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    Thread: Why is there something instead of nothing?

    1. #1
      Consciousness in the Void Universal Mind's Avatar
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      Why is there something instead of nothing?

      In other words, why does existence exist? I think it has something to do with the fact that nonexistence is something that does not exist, so things can't be like that. The only alternative is existence. If nothing existed, that would be reality, and reality would not be what it is because nonexistence cannot exist. But what made that the case?

      Any hypothetical cause of existence would be a form of existence, so it could not really be a cause of existence. So, apparently, existence cannot have a cause. Does that mean cause is not the metaphysical requirement we think it is?

      What is the explanation here?
      Quote Originally Posted by really View Post
      God cannot destroy himself because He is Omnipotent.


    2. #2
      Xei
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      As promised I found the quotes. The thread is here. The basic 'answer' is epistemological; if you analyse how human knowledge and reasoning works, and what such questions actually mean, you find that the answer is unknowable, and in fact that the question is meaningless.

      I used to wonder about this a lot. I've since realised that, like most great metaphysical questions, it is a meaningless question, only asked because of a vast overestimation of the power of language and thought; the answer is outside of the domain of human knowledge or even meaningfulness. It's a great relief when you finally understand this statement.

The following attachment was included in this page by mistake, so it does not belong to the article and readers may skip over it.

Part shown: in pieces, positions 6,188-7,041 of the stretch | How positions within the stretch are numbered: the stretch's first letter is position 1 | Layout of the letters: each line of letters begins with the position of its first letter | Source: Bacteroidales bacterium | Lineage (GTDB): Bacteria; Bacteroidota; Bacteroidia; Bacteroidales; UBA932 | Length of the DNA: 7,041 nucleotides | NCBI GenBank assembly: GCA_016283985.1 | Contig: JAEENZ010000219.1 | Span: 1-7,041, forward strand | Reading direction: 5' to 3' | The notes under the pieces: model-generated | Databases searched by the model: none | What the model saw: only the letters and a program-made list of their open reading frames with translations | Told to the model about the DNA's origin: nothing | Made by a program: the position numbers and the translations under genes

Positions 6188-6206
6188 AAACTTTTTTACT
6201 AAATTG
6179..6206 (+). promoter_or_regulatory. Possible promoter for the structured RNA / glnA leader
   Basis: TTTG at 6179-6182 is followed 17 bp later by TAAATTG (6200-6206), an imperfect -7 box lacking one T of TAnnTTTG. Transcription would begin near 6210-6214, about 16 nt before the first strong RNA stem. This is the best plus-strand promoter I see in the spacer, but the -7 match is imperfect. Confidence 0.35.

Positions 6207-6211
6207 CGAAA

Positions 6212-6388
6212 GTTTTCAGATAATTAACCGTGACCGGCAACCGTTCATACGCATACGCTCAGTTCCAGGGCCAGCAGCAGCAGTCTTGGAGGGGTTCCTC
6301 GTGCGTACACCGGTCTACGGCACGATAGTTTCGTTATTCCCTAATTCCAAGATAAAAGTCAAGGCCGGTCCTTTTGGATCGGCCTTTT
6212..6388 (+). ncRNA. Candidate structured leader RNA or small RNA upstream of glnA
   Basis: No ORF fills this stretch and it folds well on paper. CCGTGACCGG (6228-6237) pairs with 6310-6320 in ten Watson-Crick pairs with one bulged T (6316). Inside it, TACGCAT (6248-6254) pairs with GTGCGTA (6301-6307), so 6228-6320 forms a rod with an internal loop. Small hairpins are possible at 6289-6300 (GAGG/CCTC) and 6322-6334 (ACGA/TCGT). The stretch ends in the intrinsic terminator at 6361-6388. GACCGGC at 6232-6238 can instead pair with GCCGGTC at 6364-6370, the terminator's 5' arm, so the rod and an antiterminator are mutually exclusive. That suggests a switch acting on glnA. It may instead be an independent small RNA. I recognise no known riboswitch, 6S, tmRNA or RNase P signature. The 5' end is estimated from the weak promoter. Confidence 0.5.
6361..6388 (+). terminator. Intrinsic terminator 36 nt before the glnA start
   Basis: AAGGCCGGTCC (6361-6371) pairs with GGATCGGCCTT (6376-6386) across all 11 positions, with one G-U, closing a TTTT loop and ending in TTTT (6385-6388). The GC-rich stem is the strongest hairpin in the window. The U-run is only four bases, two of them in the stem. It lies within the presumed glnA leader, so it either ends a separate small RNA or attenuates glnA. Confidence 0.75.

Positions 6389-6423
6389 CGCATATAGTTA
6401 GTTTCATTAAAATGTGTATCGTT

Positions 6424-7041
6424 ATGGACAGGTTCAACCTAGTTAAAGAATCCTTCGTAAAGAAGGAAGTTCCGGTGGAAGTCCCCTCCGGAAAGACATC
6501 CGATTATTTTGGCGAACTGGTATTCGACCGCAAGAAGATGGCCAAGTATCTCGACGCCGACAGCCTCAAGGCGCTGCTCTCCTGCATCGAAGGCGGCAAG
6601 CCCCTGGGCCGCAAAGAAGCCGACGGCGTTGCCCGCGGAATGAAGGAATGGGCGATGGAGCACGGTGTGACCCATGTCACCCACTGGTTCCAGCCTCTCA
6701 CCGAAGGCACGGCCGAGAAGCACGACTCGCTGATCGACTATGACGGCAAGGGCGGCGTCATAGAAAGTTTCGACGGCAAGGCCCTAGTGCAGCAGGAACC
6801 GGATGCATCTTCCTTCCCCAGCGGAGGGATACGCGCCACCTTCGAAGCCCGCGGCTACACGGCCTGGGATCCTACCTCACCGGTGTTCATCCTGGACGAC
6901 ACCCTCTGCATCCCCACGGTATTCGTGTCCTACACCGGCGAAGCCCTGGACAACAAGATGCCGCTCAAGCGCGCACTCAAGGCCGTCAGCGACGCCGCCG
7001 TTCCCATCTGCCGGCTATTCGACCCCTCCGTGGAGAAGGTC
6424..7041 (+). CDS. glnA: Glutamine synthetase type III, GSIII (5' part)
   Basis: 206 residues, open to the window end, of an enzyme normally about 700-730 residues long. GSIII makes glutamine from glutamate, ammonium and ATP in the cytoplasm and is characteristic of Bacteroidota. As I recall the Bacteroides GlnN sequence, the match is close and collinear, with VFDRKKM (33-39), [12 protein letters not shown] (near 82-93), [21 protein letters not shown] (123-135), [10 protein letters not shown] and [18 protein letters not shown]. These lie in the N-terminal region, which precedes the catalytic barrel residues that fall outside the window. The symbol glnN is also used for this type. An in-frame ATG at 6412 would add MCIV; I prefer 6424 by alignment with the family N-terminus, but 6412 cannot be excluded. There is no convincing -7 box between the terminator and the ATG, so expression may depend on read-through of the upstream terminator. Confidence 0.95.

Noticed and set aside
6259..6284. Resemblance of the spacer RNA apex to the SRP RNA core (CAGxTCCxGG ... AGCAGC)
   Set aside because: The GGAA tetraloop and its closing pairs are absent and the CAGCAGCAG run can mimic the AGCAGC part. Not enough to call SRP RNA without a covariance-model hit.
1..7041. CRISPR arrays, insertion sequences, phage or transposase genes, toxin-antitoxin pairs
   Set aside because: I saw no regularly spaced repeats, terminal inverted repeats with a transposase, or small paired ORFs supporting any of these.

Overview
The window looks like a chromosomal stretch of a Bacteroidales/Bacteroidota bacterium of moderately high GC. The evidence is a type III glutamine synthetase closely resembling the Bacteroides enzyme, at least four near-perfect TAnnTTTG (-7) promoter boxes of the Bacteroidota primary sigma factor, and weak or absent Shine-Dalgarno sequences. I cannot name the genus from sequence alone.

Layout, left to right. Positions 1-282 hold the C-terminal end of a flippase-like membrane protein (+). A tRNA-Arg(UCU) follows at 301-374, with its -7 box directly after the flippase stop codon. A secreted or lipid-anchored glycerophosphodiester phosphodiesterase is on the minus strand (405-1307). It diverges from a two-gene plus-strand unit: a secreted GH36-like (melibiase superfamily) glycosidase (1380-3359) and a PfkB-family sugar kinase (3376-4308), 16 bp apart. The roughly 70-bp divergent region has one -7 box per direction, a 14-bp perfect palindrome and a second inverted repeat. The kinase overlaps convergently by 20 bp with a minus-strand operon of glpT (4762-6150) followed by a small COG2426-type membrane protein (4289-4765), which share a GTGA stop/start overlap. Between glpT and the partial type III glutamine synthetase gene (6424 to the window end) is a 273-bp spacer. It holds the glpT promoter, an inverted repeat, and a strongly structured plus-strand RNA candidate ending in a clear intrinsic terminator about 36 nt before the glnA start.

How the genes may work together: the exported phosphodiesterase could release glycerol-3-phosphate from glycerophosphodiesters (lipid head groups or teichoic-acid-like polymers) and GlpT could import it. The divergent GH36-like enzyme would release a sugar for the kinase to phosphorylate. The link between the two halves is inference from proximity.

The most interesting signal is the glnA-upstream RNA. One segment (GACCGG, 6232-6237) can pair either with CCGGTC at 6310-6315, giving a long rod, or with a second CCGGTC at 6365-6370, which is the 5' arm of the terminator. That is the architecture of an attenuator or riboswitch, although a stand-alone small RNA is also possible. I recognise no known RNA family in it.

The only thing that the human mind can do is observe local patterns in our little bubble of reality. Sometimes we can break those patterns down into more general patterns. That's what we do when we ask 'why' of something.

      What we can't do is 'explain' something 'a priori', which means without assuming something else. To see this, just consider any explanation, and ask 'why' of it. For instance, why is there wind? Well, turns out it's down to the sun heating the globe unevenly. Why is the sun hot? Because there are hydrogen atoms fusing inside it. Why do hydrogen atoms fuse? Because the sun is so hot that the hydrogen nuclei overcome the barrier due to their positive charges and become bound by the strong nuclear force. Why is there a strong nuclear force? Probably unanswerable. There just is; some things are. And even if it wasn't unanswerable; what possible form could the answer take if it were to contain no assumptions? That's not what 'why' means; 'why' does not mean 'explain why something must be true', it means, 'explain why something happens as a result of something more general'.